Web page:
Foreign courts are increasingly willing to accept service through Facebook when other methods fail.
Judge entered an order for "substitutional service," ruling that the plaintiff could serve one defendant by publication by forwarding a copy of the statement of claim to the HR department where the defendant had formerly worked and by sending notice to the defendant's Facebook page. Knott v. Sutherland (Feb. 5, 2009) Edmonton 0803 002267 (Alta.Q.B.M.)
High Court allowed an individual to be served with process via Facebook in commercial litigation over failed business transactions. Based on the failure of conventional efforts at service because the defendant's whereabouts were unknown, the court consented to service through Facebook. Axe Market Gardens v Craig Axe CIV: 2008-485-2676.
In September 2009, the High Court allowed an injunction against an anonymous blogger to be served via Twitter. British lawyer and conservative blogger Donal Blaney obtained the injunction after an unknown blogger began impersonating him on the Internet.
No reported decision has been found from a court in the United States allowing service by Facebook or Twitter. Concerns are as follows:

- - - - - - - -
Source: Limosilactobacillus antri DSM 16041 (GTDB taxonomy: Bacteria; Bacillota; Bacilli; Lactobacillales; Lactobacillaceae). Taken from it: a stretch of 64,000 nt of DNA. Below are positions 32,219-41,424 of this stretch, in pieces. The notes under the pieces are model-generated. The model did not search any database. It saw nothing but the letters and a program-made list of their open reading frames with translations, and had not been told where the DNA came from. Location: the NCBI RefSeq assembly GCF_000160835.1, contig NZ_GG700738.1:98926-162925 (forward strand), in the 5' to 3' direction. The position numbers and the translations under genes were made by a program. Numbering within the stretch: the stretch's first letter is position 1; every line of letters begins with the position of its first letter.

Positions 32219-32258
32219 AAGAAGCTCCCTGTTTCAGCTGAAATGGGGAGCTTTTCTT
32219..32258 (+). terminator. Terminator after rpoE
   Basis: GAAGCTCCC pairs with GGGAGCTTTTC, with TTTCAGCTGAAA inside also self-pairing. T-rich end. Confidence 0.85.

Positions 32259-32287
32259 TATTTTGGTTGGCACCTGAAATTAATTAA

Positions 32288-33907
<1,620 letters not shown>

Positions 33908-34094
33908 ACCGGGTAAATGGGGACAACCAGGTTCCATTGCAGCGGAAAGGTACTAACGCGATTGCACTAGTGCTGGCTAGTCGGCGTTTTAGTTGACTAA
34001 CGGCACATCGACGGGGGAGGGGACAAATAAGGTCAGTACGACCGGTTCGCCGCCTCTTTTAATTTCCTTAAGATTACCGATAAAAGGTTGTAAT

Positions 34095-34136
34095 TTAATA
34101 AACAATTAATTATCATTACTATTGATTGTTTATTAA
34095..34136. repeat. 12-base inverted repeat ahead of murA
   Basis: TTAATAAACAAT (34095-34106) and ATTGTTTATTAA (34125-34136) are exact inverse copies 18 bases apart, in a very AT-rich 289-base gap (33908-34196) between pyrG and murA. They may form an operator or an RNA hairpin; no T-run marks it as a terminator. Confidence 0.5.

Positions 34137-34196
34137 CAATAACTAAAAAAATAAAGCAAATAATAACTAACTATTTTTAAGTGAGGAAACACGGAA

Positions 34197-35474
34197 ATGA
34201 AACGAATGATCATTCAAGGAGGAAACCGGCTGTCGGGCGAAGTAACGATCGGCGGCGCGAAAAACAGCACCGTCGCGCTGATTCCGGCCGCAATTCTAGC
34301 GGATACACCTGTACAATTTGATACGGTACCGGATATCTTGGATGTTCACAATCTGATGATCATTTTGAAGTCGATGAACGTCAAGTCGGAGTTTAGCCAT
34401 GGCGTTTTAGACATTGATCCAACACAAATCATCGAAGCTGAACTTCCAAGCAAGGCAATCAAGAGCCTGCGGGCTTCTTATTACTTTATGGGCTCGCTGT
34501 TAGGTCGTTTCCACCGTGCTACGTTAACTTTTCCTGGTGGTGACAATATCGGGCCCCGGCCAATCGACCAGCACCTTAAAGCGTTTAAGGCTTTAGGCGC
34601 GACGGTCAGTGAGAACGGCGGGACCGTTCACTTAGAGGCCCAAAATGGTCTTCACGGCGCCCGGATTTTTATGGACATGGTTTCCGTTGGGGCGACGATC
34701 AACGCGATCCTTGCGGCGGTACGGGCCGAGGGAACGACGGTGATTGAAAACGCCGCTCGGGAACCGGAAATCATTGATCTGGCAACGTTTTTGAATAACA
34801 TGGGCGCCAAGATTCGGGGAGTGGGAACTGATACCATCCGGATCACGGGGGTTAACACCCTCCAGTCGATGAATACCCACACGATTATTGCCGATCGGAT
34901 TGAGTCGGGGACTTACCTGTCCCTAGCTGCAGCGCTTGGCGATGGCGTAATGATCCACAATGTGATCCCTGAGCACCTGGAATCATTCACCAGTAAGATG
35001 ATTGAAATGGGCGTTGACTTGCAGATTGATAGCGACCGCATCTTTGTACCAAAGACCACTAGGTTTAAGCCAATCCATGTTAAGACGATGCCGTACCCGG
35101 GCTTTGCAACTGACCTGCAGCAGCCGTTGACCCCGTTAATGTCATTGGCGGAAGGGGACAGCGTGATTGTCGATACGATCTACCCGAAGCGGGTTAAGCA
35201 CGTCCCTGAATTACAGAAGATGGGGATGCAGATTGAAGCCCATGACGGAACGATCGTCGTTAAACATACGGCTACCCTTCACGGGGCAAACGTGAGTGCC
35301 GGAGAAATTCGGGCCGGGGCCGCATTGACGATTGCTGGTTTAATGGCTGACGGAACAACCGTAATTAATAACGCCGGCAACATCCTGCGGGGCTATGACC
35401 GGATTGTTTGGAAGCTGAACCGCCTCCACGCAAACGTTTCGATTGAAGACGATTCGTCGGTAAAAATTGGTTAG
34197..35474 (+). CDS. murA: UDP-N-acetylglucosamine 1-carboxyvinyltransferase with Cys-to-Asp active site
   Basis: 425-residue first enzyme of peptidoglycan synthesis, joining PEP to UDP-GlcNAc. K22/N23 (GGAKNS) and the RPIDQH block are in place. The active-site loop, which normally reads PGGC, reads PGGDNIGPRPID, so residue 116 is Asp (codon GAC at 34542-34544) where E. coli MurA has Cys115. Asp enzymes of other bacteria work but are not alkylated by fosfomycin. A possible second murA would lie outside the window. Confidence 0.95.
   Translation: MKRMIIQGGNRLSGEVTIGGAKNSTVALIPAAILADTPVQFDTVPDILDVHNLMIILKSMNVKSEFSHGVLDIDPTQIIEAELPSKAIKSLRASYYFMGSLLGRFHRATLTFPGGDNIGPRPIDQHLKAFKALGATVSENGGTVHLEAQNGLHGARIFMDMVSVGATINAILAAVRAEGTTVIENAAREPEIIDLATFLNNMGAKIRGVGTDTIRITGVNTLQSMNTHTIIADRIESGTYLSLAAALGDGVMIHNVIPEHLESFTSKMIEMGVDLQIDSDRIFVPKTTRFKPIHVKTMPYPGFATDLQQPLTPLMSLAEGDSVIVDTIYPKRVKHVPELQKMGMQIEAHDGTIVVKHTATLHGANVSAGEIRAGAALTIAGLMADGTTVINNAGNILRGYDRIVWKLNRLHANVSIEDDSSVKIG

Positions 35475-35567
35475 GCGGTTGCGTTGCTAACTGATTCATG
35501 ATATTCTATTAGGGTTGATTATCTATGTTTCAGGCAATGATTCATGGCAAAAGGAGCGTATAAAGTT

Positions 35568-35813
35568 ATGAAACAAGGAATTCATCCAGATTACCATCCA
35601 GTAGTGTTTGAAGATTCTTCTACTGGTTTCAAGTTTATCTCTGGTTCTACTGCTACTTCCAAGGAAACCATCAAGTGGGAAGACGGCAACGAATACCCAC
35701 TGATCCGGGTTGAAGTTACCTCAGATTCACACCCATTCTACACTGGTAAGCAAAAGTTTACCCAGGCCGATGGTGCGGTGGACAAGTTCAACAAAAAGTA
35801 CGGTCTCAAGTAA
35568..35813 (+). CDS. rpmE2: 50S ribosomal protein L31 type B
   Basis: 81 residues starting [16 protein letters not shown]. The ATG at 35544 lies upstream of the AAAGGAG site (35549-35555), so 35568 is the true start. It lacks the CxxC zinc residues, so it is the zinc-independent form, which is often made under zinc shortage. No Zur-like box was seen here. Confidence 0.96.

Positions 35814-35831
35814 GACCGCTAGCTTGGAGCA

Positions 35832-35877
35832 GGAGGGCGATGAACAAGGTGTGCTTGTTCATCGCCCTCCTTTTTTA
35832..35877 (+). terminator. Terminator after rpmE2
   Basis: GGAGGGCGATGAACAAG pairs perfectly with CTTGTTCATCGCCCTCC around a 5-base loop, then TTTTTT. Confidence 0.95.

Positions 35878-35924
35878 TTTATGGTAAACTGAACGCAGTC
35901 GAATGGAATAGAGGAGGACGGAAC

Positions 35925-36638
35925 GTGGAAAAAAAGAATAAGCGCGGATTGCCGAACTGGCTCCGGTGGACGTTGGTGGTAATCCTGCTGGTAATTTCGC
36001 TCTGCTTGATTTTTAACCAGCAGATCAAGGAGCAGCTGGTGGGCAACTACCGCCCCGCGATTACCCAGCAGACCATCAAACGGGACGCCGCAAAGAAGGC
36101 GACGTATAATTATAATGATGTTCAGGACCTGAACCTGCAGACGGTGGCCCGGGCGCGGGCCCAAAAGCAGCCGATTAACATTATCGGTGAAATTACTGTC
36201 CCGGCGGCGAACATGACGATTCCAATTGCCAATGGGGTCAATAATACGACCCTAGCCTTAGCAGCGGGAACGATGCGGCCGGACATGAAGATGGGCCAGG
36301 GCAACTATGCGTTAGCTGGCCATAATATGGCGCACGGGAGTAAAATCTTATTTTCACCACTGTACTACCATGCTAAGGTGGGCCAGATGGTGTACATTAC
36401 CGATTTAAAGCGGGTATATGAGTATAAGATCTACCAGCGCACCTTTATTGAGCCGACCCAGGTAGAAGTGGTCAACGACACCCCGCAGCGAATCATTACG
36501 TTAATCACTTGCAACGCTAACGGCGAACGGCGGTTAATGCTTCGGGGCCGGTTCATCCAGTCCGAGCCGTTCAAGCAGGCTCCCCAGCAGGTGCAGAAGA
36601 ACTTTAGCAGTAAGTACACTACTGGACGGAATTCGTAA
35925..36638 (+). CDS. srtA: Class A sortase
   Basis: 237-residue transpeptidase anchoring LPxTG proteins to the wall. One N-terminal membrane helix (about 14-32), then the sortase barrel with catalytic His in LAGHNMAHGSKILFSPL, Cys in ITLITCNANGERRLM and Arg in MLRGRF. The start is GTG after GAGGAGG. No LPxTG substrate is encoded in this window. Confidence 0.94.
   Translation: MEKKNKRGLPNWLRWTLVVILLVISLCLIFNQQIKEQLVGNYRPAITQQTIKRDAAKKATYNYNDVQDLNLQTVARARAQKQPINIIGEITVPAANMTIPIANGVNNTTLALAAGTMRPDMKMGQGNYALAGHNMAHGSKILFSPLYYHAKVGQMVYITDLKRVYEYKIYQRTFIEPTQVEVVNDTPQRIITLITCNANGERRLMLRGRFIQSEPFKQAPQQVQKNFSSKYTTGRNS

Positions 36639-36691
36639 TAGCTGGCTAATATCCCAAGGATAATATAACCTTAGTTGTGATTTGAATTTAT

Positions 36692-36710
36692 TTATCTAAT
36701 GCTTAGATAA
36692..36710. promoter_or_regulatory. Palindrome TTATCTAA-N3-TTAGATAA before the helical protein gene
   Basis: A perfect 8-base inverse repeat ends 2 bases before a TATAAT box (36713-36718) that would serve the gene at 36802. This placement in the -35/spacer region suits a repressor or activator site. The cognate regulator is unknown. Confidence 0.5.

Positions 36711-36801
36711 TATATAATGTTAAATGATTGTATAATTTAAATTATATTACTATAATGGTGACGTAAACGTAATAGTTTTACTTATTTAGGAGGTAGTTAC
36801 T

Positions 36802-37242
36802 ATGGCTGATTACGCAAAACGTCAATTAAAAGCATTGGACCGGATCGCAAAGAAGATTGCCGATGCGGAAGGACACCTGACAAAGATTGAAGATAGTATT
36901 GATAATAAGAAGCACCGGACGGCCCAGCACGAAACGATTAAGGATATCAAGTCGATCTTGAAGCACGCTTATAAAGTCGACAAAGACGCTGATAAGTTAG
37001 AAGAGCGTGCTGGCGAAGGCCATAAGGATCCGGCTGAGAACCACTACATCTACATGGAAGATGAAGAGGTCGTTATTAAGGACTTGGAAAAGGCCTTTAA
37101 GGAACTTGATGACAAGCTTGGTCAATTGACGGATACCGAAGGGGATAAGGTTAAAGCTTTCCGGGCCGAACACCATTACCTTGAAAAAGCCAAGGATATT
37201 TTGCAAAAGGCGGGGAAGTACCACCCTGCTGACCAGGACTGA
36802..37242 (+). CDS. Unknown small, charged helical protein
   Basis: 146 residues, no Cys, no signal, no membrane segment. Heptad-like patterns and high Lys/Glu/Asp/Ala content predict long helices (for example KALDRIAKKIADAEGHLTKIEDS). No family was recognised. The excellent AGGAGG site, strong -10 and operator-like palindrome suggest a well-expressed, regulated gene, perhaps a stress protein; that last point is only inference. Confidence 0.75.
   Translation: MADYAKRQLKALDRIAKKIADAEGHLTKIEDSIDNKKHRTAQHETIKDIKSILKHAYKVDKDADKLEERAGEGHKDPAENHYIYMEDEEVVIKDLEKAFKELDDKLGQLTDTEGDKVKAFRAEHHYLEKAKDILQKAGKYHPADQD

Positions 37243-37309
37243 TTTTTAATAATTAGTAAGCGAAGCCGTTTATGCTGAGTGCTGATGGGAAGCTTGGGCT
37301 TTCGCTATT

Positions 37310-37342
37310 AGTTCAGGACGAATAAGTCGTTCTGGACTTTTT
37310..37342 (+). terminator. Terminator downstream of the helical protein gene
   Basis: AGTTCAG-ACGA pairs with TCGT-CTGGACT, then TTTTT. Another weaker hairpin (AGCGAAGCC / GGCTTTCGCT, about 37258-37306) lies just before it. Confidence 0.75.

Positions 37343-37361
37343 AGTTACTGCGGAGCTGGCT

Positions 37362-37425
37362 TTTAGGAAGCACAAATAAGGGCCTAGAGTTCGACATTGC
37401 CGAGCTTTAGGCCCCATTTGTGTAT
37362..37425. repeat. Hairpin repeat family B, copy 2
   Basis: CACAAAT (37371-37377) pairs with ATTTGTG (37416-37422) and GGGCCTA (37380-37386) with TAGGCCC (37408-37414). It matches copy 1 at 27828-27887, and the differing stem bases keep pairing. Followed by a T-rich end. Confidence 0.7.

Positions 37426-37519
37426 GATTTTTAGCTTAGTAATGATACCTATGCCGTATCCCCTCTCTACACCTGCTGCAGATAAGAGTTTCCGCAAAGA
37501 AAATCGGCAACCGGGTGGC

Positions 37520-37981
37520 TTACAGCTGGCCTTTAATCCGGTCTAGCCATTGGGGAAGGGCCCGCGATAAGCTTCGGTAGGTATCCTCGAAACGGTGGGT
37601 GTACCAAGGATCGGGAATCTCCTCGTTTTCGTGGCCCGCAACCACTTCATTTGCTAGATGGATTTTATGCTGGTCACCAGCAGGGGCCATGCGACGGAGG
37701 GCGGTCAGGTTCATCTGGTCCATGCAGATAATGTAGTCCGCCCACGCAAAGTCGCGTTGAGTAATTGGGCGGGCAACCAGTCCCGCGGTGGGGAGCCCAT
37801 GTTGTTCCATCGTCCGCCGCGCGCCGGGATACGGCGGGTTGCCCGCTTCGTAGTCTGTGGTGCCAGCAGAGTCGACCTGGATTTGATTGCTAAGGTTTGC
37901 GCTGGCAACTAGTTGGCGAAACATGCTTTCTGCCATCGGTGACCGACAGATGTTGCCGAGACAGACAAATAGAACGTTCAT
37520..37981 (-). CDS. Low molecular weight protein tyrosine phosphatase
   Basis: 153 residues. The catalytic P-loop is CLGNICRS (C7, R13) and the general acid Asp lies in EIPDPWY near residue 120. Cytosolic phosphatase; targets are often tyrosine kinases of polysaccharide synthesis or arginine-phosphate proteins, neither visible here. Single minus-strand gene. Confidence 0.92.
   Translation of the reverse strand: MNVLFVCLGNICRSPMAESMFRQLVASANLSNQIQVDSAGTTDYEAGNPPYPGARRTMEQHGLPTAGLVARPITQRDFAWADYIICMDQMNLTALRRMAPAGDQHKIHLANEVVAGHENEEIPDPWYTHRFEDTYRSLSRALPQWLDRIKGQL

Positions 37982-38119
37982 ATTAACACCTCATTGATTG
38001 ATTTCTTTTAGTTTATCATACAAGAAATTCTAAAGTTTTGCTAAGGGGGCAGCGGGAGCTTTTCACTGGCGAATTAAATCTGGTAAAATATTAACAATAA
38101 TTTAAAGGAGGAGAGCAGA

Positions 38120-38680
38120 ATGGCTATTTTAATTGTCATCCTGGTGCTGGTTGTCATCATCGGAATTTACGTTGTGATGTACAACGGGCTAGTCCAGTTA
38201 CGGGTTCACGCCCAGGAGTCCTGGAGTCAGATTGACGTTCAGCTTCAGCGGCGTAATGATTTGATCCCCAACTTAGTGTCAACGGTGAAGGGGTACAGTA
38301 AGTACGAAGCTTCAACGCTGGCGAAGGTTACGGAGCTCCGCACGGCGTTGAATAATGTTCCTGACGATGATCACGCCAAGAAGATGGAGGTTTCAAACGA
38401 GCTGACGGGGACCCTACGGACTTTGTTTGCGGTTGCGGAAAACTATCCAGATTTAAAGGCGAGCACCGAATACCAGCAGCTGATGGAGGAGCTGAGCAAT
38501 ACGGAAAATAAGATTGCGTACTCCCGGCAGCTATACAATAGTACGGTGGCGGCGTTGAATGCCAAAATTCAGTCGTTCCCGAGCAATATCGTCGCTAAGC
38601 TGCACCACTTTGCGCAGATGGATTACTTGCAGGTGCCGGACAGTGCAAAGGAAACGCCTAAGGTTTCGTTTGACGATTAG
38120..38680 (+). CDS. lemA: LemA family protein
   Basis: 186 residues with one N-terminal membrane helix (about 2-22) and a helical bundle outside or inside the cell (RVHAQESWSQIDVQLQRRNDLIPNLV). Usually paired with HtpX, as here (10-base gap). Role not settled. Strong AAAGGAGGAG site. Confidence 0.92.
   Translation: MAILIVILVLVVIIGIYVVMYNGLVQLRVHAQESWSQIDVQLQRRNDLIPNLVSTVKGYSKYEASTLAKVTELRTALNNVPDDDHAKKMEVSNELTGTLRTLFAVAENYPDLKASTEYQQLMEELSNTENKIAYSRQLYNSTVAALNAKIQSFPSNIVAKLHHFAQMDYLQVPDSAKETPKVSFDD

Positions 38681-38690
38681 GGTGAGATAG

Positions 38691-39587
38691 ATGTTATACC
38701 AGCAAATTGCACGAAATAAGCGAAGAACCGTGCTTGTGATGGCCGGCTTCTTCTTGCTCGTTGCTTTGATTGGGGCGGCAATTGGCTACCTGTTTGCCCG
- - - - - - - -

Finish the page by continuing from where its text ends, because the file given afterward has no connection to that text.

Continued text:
On the other hand, neither notice by publication nor public posting provide actual notice to defendants, although those methods of service are commonly accepted alternative methods of service. Service by email has also been recognized in New York, Australia, and the United Kingdom.
John G. Browning, Served Without Ever Leaving the Computer, Service of Process Via Social Media, Tex. Bar J. (March 2010) (available at http://heinonline.org/HOL/Page?handle=hein.barjournals/texbarj0073&id=1&size=2&collection=texbarj&index=texbarj)
This article is an excerpt of the written materials from Using Facebook and Other Social Networking Sites as Informal Discovery, a continuing legal education course presented by the ABA Young Lawyers Division at the 2011 ABA MidYear Meeting in Atlanta, Georgia. This portion of the course was presented by Lisa McManus, Web 2.0 Legal Communities Manager at LexisNexis. Other panelists included Min Cho, an associate with Holland & Knight LLP in Orlando, Florida, and Stacie S. Winkler, an associate with Baker, Donelson, Bearman, Caldwell & Berkowitz, PC in Memphis, Tennessee.
It's all about another story in Africa because of digital divide.